RIDE LONESOME (1959) D. Budd Boetticher Cast: Randolph Scott, Pernell Roberts, James Best, Karen Steele, Lee Van Cleef, James Coburn
This is a film I came to late in life. I don't remember it ever being on tv in the bay area, and of course it's never had a video release here in the U.S. I kept hearing about the Boetticher/Scott westerns and finally got a couple from a friend over at the SWWB during my days of heavy trading. Of course I was blown away by it, even though it wasn't widescreen.
Scott plays Ben Brigade, a bounty hunter who captures Billy John (James Best) a young giggling killer with connections. The youngster sends word to his big brother Frank (Lee Van Cleef) to come to his rescue and as Brigade is taking him handcuffed to Santa Cruz, where he killed a man, they encounter Boone (Roberts) and Whit (James Coburn in his first film role) at a waystation where Mrs. Lane, the station master's wife (the picturesque Steele) has been left alone. Brigade soon finds out that Boone and Whit are after Billy John too, not for bounty but for the amnesty promised for his capture. The two men have spent time on the wrong side of the law and want to go straight.
A simple premise and the film which features intermittant action turns into a fascinating character study. The two outlaws are immensely likeable as is Brigade, of course. Mrs. Lane, and we the viewers, can't imagine them squaring off over the valuable prisoner, but as they near Santa Cruz and Frank and the boys are gaining on them we gradually begin to understand Brigade's motivations and the superb climax is set up.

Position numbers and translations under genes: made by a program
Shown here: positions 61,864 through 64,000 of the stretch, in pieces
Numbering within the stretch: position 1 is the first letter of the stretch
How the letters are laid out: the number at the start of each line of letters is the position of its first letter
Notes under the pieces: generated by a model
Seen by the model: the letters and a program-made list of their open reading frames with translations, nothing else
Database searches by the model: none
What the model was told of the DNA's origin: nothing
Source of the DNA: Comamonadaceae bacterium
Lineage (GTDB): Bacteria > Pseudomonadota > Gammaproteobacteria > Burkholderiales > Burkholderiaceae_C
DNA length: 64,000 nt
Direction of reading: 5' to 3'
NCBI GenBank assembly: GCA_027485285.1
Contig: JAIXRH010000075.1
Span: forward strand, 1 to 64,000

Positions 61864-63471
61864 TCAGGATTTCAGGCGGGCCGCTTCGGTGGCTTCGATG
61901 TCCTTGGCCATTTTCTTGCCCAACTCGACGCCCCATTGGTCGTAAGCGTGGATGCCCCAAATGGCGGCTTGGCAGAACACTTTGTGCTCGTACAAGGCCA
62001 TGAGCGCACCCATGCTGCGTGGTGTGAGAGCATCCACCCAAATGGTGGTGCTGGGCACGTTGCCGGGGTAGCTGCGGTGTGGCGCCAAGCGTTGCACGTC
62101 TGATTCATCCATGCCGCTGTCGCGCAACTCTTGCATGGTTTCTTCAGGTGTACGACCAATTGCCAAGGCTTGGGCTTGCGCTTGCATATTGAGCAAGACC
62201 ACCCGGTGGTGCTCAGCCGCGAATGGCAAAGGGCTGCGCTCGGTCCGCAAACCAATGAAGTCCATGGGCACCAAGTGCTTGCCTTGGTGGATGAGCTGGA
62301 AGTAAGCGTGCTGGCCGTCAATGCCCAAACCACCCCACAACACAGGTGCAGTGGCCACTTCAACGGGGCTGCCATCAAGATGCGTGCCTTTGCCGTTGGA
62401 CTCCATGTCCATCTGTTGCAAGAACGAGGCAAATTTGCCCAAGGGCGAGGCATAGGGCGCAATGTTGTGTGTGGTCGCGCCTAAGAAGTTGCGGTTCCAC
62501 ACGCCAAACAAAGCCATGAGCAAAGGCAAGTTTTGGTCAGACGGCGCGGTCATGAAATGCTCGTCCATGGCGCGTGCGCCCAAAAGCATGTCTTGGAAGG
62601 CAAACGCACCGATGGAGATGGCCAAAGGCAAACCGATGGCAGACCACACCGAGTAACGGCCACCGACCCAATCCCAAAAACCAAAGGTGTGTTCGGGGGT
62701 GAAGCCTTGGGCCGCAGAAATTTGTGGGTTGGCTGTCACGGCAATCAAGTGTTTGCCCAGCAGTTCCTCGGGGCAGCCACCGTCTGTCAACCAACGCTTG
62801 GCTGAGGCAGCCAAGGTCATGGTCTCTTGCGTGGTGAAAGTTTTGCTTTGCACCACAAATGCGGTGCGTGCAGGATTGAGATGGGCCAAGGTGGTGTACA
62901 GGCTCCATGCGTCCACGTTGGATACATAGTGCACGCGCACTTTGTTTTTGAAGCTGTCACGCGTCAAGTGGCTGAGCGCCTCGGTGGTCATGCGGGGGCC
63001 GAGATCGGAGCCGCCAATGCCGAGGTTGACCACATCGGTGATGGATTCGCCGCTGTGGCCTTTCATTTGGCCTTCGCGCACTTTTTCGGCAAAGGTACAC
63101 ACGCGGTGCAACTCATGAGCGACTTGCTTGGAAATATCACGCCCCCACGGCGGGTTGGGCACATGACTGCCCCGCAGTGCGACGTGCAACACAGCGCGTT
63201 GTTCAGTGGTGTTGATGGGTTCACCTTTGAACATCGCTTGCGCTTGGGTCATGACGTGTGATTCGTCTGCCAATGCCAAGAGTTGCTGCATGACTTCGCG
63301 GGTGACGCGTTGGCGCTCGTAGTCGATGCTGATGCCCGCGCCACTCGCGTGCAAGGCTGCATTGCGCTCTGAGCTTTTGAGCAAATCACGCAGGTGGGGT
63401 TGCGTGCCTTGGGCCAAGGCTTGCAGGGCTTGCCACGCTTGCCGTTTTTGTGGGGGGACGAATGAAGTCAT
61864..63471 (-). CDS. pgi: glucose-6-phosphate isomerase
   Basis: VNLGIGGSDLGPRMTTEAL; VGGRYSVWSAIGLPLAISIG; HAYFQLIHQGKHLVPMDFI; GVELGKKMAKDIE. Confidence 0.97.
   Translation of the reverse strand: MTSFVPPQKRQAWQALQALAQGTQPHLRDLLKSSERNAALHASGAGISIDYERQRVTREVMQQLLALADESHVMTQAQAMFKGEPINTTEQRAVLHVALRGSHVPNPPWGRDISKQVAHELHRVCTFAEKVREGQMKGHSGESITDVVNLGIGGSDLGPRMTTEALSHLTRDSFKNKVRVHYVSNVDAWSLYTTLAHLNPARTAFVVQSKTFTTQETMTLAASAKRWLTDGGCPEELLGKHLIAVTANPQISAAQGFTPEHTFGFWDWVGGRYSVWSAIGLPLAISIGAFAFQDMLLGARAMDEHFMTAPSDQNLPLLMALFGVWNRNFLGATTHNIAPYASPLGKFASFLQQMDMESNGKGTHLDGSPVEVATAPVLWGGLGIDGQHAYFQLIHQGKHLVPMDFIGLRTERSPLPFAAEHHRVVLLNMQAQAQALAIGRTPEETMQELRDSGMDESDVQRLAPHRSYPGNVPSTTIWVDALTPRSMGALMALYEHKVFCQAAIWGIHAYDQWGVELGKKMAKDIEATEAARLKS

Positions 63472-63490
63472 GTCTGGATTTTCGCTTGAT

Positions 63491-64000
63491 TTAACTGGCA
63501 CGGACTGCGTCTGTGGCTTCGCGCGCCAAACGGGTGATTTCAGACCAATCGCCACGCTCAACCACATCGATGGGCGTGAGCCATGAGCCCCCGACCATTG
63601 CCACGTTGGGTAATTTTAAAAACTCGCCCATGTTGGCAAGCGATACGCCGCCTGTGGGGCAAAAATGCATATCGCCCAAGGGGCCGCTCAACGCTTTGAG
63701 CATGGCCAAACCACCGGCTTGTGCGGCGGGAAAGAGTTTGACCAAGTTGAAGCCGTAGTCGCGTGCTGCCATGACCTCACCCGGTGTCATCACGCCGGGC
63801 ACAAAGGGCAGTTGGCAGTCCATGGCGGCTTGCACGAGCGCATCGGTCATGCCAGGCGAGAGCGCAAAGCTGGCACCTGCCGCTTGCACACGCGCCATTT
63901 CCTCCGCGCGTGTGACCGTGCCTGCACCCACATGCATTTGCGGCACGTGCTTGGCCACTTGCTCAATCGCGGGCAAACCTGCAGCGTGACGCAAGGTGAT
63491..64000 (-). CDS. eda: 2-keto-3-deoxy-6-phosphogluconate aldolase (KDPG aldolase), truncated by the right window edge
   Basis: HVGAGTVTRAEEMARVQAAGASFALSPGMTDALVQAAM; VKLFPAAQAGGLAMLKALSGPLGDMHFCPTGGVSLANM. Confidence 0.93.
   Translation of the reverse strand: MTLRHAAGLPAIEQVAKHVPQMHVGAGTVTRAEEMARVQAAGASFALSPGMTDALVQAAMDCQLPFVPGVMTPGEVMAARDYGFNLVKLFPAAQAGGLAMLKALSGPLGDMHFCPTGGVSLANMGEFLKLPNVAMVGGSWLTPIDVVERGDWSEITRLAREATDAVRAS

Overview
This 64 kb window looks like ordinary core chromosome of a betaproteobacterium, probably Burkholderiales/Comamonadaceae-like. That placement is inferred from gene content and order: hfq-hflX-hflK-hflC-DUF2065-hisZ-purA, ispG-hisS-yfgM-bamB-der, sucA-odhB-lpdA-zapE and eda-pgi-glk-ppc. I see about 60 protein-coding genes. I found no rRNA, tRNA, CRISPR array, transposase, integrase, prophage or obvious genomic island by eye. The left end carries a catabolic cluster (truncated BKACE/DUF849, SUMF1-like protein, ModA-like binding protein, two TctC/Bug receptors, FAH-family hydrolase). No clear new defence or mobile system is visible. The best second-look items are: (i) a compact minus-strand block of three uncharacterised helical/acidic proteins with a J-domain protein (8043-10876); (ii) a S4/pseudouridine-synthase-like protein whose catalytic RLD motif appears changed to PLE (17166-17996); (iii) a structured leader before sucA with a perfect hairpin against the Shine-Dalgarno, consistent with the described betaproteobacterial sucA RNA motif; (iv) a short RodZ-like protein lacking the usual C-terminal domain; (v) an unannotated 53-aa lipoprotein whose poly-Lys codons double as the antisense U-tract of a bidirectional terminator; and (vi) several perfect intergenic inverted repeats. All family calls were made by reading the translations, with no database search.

SPOILERS AHEAD!
Brigade is luring big brother Frank to the hanging tree where years before he had hanged Brigade's wife. Frank is a different man now; a man can change, but Brigade's desire for revenge hasn't changed. He will hang Billy John from the same tree unless Frank stops him. Van Cleef is very good in a small role. You sense his new-found decency, but he can't change the past, and he can't let his young brother hang.
This sets up the memorable final shot, second only to the final shot of THE SEARCHERS in my opinion, Brigade standing alone before the blazing hanging tree as the music swells and the camera follows the smoke up to the empty sky and THE END appears.
This is one of those films that I fall into every time it's on. I don't want to watch it, it's just something I have to do. Now that I have the dvd I'll pop it in just intending to watch bits and pieces but invariably watch the whole darn thing. It's that good and compact, a pleasure to watch, and probably my second favorite American western!

Wednesday, April 15, 2009

American Western Review


A critic friend of mine recently published his list of the fifty best films of the fifties; only two westerns made his list; neither one was THE SEARCHERS.
I wrote and questioned him about this, and he allowed that yes, he'd recently seen THE SEARCHERS for the first time, but it was on AMC (ecch!) and pan and scan and he wasn't sure how he felt about it. He agreed that he needs to see it widescreen and without commercial breaks, but for some reason I doubt he'll come around to my way of thinking, that THE SEARCHERS is the greatest western of all time.